Canary Wharf. Dockside in the British capital. The late 19th century. What is now one of London's most dynamic economic hotspots, home to many financial and audiovisual companies, owes its name to the busy shipping route plied between the Canary Islands and Great Britain carrying a highly prized fruit - the banana. Nearly a century and a half later, this product is facing an exciting yet ambitious challenge: breaking into new international markets
Before its arrival in the Canary Islands, the history of this tropical fruit includes episodes dating back some two thousand years, although researchers have a difficult job pinpointing precise historic references to back this up. The absence of reliable evidence means that we can't trace the exact origins of this fruit or its subsequent journey, although experts think it may have come from south-east Asia. By the 5th century bananas had reached the African continent via the island of Madagascar and it was the Portuguese, on their many voyages across the Atlantic, who took it to the Canary Islands, the Azores and Madeira.
In the 15th century, Spanish caravels and other vessels sailing to the Americas made stopovers in the Canary Islands and took bananas on board part of their catalogue of plants, seeds and other products to barter with settlers in the new territories. By the 19th century, a free trade route had been set up with the port of origin and destination in the Canaries. From that time onwards, a number of British companies set up their headquarters in the Canary Islands and began to export Canary-grown fruit and vegetables bound for a single primary destination: the port of London.
Over a century has passed since those exciting early days and, after visiting several plantations of this leafy crop, we found that Canary Island growers are still preserving traditional farming methods combined with scientific pest control techniques.
We're on the island of Grand Canary, the roundest in the archipelago and where 20% of all Canary bananas are grown. We leave the capital, Las Palmas and take the road inland to Arucas. The road runs through volcanic landscapes, as harsh as they are beautiful, and suddenly we're in a completely different area, where the dark ochre volcanic soil is carpeted with vivid green banana foliage. We reach a viewpoint high up on the mountain of Arucas that gives breathtaking views over banana plantations, vegetable plots, the coastline, rings of cloud on mountain peaks...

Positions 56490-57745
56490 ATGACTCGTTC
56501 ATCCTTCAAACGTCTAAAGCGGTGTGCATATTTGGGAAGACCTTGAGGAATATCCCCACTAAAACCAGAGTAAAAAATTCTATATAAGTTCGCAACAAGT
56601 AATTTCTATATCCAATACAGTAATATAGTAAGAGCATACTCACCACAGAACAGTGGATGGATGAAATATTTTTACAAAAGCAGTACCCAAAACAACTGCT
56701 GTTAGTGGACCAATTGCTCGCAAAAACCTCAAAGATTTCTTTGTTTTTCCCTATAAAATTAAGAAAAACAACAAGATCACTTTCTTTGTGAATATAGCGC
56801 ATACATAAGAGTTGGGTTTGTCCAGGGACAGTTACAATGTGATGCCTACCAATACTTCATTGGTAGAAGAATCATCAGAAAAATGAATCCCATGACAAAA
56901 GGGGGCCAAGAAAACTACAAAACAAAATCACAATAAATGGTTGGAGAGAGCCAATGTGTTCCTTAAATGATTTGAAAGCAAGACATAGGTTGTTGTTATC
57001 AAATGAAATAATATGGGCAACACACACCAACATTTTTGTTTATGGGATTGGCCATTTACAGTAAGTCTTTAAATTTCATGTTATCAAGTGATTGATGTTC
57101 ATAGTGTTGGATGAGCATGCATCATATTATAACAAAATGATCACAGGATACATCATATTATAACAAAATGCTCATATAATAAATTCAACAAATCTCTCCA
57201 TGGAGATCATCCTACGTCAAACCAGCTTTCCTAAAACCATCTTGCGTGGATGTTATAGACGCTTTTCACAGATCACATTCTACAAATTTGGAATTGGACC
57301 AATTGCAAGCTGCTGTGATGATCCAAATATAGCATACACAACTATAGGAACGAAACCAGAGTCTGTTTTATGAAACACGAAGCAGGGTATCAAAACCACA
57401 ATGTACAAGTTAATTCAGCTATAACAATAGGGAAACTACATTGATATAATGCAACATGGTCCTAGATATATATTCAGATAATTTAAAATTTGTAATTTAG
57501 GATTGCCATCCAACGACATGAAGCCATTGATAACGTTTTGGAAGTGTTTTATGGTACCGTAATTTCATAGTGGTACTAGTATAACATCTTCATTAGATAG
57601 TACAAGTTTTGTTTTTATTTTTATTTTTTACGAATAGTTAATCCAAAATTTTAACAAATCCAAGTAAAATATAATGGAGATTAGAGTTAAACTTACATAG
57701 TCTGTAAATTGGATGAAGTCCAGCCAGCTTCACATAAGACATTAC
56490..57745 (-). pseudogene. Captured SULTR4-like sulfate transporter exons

Minutes later, after going back to the outskirts of town along a road lined with prickly pears cactus and aloe vera, we arrive for our appointment with Daniel Godoy, an agricultural engineer working on the Marquesa de Arucas estate. Daniel is a typical Canary character, friendly and engaging, and he proudly shows us round this small plantations of banana trees: "We use 100% traditional farming methods".
Daniel explains that the banana "is actually a plant with the biotype of a tree, but it can't be classed as a tree, chiefly because it has no trunk". It may take up to year from when the main plant is seeded for the first bunch or 'hand' of bananas to appear. Daniel stresses that "a vital agricultural stage for this crop is selecting the offspring. Each 'mother' plant produces several offspring, called hijos (Spanish for sons); the first hijo appear in winter and we get rid of them. From the hijos that grow in summer, we select just one. We pull off the rest and clean the plant thoroughly so it can grow as healthily as possible".
Next to appear is the 'bell', a set of very large, tightly packed purplish leaves or petals shaped a bit like a giant acorn. These leaves gradually open up and fall off to reveal the bunch, or 'hand' of bananas. "Once the bunch is fully grown (it can weigh up to 50 kilos / 110 lb) it is propped up with a pole that's driven into the soil to prevent the plant from falling over. It's particularly vulnerable to strong winds, which are part and parcel of life here on the Canaries" explains Daniel.
Once the bunch of bananas is fully formed, Canary Island growers use another of the manual techniques at which they're experts, breaking off the bell, or flower. Removing the flower triggers the plant into releasing sap that gives Canary bananas their distinctive blackish tinge and the 'decorative' black spots.
A number of banana varieties are farmed on the islands, but the majority of growers have opted for the most traditional, the Dwarf Cavendish. This variety produces a smaller fruit than other bananas, with a thick greenish-yellow skin or yellow skin with black dots. It is easy to peel, with an excellent texture, intense flavor and is very aromatic.
Harvesting and export
While Daniel explains the step by step process of growing this crop, I walk around with him inside the plantations. I say "inside" deliberately, because I feel as though I'm in a dense jungle of vegetation, with plants standing almost two meters high and green foliage that hides us completely from above. But, despite the size of the leaves, sunlight does get through, creating a unique atmosphere. I can smell warm aromas and can hear the crunching sound my feet make as I walk on the dry leaves lying on the ground.